Liberty on Tap since 1984
His passionate advocacy of net neutrality has made Sen. Al Franken (D-MN) a tremendous boon to opponents of the Federal Communications Commission’s attempts to regulate the Internet. Franken’s lightning rod persona garners perhaps more media and public attention than many of his fellow senators, but it also serves to shine a bit more light on the issue for both sides of the argument to analyze. The quick syllogism to apply is “if Franken supports it than it must be bad; if he’s against it than it must be good.”
While this may ring a bit similar to your writer singing the Groucho Marx lyrics, “Whatever it is/ I’m against it,” on this specific topic it’s important to note that Franken is indeed on the wrong side of the issue. Among those recently taking up the mantle to oppose net neutrality is a coalition of 35 tea party groups who sent a letter last week to the FCC, urging it to abandon its attempts to reclassify the Internet as a communications entity and/or impose net neutrality rules.
Franken, you see, is rankled by the current state of affairs regarding the Internet, whereby ISPs may (but seldom do) throttle bandwidth hogs to enable regular customers the Internet access they paid for as well. Shortly after taking office nearly a year ago, he told a Georgetown University audience: “As far as I'm concerned, free speech limited or free speech delayed are the same thing as free speech denied.” At the Netroots Conference in Las Vegas a few weeks back, he stated “net neutrality is the First Amendment issue of our time,” and pondered how long before a Republican Web site loaded more quickly than a Democrat Web site if net neutrality rules aren’t imposed. How’s that for placing ideology ahead of practical considerations?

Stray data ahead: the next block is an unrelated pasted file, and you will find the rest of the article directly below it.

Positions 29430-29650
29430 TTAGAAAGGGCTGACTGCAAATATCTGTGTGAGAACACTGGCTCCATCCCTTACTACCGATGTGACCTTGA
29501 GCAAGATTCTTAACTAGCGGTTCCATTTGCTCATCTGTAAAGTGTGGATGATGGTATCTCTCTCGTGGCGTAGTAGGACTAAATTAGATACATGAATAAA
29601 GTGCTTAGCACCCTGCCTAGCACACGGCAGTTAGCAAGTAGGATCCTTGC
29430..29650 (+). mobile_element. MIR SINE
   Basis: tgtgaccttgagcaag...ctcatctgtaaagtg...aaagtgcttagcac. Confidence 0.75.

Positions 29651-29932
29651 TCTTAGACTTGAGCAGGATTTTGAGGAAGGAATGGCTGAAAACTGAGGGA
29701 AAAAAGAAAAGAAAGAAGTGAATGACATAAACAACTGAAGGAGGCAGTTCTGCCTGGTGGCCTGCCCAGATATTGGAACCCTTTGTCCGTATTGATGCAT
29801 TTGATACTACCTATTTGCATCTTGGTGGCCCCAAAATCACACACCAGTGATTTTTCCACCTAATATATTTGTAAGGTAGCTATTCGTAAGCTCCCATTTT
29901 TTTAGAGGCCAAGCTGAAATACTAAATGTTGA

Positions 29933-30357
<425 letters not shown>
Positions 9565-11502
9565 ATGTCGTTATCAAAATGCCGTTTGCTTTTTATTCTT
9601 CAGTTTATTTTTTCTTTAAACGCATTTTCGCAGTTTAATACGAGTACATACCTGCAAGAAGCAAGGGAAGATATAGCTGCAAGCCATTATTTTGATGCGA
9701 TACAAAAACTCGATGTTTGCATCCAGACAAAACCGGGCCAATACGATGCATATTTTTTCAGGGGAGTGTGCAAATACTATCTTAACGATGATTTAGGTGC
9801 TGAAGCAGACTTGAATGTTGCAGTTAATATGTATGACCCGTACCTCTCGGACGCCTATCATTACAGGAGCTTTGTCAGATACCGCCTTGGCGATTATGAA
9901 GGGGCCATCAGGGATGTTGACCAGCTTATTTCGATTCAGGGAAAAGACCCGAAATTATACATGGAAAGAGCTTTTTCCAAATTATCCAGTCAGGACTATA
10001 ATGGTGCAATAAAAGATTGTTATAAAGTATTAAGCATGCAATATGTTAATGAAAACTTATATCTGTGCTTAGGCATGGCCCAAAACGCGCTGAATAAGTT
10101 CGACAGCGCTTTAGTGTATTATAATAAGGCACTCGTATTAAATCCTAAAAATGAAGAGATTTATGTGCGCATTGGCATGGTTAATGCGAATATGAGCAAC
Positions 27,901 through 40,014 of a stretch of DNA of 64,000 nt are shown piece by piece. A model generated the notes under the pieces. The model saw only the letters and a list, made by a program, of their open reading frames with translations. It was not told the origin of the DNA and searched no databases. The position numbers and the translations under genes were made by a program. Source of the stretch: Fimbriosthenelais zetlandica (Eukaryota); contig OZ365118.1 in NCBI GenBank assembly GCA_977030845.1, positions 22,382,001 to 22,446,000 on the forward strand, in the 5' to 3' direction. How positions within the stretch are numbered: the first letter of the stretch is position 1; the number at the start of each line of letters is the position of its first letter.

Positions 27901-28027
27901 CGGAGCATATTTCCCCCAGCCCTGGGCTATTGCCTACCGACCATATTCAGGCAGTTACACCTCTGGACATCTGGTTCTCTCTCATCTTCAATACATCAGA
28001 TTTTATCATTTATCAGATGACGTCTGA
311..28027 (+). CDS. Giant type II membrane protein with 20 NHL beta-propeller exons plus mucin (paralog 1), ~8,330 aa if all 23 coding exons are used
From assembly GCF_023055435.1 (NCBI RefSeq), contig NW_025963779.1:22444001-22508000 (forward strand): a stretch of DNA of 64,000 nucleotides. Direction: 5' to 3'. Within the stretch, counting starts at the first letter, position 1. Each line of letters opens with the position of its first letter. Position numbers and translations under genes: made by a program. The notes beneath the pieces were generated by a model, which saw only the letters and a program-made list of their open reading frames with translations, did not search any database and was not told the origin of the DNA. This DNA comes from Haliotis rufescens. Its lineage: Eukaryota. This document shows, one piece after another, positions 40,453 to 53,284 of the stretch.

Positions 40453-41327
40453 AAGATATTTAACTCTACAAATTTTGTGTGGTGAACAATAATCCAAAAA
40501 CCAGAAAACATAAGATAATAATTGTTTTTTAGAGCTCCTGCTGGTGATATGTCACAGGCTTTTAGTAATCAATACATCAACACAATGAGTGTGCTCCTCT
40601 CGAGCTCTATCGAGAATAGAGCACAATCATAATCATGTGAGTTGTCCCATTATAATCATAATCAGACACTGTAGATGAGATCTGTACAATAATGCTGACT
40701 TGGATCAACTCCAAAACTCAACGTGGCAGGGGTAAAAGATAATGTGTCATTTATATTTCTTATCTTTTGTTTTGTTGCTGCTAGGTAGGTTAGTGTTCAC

Let’s put it in terms easily understood. Wall Street Journal columnist Gordon Crovitz quotes Bernstein Research analyst Craig Moffett’s example: “A woman gets a pacemaker that ‘will wirelessly contact the hospital if she suffers from cardiac arrhythmia. Are you telling me that it would be illegal to prioritize that traffic over a video of a squirrel on water skis?’”
So it’s gratifying to note Franken’s net neutrality cheerleading has helped generate a backlash among those who didn’t even know what net neutrality was a year ago. And the ability of tea partiers to motivate the troops and educate themselves on a myriad of subjects quickly is impressive.
I’m a huge fan of the tea party movement. They’re a widely read, highly educated group of individuals from my experience. If they sometimes lack media savvy and consistent messaging, they make up for it in their passionate articulation for smaller government and lower taxes. I welcome their joining the net neutrality fray. We should thank them ecstatically for their support.
As well we should thank Sen. Franken for helping to bring the net neutrality issue to the tea partiers’ attention.